My name is Sonrisa and I am the newest animal on the farm. I arrived on September 15th and hit the ground running on the 16th with my first milking shift. I have been wide eyed and constantly learning and moving in my new job here. Its been a big shift from teaching high school girls mathematics to farm work but I find there are a lot of parallels, especially with the milking herd. These ladies help me keep all my behaviour management skills honed. And also like the classroom, I find that the relationship of trust and respect between the milker (teacher) and the cows (students) to be critical and I have been working on building up trust and respect as their new milker. Each day is a new adventure, just like the classroom, and I never know what to expect, but I am filled with wonder, laughter and of course sometimes frustrations. I am especially entertained by the inter-cow dramas, getting to know their personalities and again its just like the classroom complete with the drama queen, the timid and skittish girls and the silent stoics.
The ladies in the milking herd are all looking in great condition. The pasture is thick and luscious at the moment, a mixture of grasses and clovers and starting to see more comfrey coming through as the weather warms. Each day as I move the ladies to new pasture they act like kids in a candy shop that is offering all their lollies for free. They rush in and and are overwhelmed with the abundance of choice and have a hard time settling into with which of the clumps of long grass or clovers is the tastiest and they push and shove and trot around a bit grabbing big mouthfuls of pasture before they settle down.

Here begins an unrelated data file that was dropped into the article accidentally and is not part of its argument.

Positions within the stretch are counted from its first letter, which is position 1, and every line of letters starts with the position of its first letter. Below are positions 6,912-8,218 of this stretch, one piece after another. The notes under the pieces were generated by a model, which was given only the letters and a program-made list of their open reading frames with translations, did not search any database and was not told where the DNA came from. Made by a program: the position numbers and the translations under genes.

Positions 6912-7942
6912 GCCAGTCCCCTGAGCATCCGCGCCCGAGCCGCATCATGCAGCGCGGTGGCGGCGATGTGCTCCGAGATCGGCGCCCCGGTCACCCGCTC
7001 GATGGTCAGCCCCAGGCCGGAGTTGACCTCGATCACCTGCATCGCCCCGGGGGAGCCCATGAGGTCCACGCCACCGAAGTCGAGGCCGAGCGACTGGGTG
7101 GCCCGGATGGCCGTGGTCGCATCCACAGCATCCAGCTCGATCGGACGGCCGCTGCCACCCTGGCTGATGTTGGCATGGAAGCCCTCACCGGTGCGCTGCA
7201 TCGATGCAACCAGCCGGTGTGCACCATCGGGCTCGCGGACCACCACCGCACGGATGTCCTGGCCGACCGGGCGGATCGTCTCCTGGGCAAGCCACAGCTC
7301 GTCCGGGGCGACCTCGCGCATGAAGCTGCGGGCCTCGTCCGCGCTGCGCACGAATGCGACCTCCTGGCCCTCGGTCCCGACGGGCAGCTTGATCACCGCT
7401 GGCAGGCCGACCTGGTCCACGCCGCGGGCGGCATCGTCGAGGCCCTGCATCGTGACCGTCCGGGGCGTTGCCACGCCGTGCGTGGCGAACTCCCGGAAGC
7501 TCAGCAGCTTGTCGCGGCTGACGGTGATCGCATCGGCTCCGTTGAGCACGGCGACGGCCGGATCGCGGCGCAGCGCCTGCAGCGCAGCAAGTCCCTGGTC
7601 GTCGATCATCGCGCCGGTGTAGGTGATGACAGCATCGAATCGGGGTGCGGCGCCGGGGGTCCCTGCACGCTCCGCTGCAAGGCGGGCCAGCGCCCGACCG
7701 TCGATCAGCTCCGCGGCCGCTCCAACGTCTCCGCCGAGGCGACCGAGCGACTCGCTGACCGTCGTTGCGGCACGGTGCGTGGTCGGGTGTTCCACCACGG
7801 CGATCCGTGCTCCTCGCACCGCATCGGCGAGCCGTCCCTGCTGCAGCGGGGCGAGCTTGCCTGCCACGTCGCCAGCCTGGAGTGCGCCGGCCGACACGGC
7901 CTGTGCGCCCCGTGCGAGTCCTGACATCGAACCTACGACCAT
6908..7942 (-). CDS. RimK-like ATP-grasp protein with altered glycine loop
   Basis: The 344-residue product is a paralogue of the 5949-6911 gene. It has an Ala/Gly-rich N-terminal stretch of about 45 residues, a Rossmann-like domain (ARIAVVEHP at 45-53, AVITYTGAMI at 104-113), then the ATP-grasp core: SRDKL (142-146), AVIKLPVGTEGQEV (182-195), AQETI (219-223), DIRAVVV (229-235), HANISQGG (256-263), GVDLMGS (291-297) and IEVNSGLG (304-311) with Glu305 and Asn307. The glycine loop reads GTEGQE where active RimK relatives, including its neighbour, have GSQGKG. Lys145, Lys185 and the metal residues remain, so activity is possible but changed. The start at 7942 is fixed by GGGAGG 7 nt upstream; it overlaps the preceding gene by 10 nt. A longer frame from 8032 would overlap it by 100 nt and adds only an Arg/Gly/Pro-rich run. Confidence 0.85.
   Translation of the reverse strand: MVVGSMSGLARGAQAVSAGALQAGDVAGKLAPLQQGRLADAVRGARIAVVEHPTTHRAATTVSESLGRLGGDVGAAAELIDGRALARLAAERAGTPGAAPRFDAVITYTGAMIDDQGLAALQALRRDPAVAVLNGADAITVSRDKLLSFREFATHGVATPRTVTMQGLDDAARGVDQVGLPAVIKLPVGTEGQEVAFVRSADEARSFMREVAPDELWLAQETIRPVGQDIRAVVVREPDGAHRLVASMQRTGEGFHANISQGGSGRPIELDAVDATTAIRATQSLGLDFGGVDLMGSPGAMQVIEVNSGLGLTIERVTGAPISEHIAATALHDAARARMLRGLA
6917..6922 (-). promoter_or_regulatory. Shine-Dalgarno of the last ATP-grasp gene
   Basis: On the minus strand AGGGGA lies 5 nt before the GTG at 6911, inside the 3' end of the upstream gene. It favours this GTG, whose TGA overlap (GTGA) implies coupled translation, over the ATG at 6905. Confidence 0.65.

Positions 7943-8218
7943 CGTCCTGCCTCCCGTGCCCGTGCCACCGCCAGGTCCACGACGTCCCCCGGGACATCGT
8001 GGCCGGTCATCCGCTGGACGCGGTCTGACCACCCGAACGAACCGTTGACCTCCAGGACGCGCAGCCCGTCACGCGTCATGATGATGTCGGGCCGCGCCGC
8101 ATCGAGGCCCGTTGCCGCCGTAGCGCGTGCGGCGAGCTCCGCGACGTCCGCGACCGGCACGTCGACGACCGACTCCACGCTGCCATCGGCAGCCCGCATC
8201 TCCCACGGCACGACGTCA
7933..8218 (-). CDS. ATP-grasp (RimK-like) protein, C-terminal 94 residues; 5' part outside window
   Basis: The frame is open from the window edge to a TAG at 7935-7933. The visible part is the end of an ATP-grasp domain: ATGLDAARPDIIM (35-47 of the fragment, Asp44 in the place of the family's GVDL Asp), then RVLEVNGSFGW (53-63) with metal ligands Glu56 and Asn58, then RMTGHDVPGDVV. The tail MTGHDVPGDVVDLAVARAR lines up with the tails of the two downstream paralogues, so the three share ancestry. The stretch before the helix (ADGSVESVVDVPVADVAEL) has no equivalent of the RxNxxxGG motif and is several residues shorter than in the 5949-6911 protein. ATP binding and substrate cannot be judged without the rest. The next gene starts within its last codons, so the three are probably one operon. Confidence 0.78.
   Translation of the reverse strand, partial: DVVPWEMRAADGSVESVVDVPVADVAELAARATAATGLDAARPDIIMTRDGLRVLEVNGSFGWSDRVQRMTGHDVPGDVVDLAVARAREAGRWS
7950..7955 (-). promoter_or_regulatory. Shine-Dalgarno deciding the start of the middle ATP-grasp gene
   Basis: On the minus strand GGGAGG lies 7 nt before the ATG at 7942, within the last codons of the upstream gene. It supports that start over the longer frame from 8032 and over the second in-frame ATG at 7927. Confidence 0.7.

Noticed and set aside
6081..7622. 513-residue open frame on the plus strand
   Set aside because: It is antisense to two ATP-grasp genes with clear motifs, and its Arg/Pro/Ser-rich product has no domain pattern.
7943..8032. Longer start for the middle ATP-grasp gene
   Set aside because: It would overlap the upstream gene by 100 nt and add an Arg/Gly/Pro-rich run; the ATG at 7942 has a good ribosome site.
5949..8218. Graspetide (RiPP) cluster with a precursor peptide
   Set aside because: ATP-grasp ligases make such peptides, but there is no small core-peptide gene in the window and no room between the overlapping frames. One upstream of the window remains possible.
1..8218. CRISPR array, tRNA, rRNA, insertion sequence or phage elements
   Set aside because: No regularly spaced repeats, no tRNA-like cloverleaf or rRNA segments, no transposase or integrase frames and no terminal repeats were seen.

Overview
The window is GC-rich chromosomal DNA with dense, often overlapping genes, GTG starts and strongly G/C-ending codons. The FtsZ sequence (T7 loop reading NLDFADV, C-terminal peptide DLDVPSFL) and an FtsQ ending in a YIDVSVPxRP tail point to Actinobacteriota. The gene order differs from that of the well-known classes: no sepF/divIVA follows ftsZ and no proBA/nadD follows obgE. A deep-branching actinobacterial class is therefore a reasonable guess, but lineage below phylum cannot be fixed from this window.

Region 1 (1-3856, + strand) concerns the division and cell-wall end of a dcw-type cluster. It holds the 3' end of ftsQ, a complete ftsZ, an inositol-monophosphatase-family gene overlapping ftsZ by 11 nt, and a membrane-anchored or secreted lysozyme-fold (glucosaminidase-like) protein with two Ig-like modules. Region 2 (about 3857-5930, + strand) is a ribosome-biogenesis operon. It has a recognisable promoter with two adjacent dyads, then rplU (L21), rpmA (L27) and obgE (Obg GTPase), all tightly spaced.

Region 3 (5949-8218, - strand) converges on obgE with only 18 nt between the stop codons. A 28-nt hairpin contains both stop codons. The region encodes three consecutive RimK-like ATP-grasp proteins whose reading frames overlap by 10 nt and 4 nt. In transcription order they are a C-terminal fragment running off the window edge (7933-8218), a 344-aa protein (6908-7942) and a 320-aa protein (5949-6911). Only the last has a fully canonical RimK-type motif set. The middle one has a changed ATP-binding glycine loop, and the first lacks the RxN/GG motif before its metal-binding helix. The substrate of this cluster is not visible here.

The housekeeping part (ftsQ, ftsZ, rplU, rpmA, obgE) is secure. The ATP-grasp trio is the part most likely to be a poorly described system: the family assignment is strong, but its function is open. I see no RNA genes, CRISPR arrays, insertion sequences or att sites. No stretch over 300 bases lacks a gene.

We have three large black pigs at the moment. They bathe in milk each day to keep their complexions beautiful. Well really they just have no patience and always shove their heads into the way when I am feeding them whey from the cows milk. But the three of them lovingly clean up each other’s ears and faces once the trough is empty. The rest of the day is spent napping and grazing on their green pastures. At the moment there is a pair of paradise ducks sharing their paddock and everyone seems to be getting along fine.
In the evenings I head out to tend to the poultry. At the moment we have a small flock of 12 Legbar chooks and 10 Indian Runner Ducks. They are running amok in the pastures scratching about in the cow pats and getting their fill of creepy crawlies and delicious and nutritious greens. I am impressed with the range of ground the roam each day. They also getting a daily boost in the form of curds from the cow milk mixed with minerals and tiny bit of nixtamalised corn cooked up in a vat that tempts the poor piggies with its earthy warm aromas. Both flocks are laying well and enjoying the sunshine. I have also been working hard on my Welsh Corgi impersonation as I herd the ducks into their enclosure at night. Bob shared with me that ducks herd the same as sheep, while chooks are the same as cats. So I guess its good news the chickens put themselves to sleep at night.
Over the last week, we collected in eggs from the hens and ducks to incubate and we are expecting our first batch of baby chicks and ducklings to peep their way into our lives here around October 30th. Personally I am very excited about the prospect of all these new little lives on the farm. We should get about 60 hatchlings in total.
Each day I’m on the farm tending to the animals I am thankful for the lessons they are teaching me about the way the world works in the language of nature. I appreciate the incredible quality of the food we get from these animals as well, the outcome of their happy life and good living conditions here.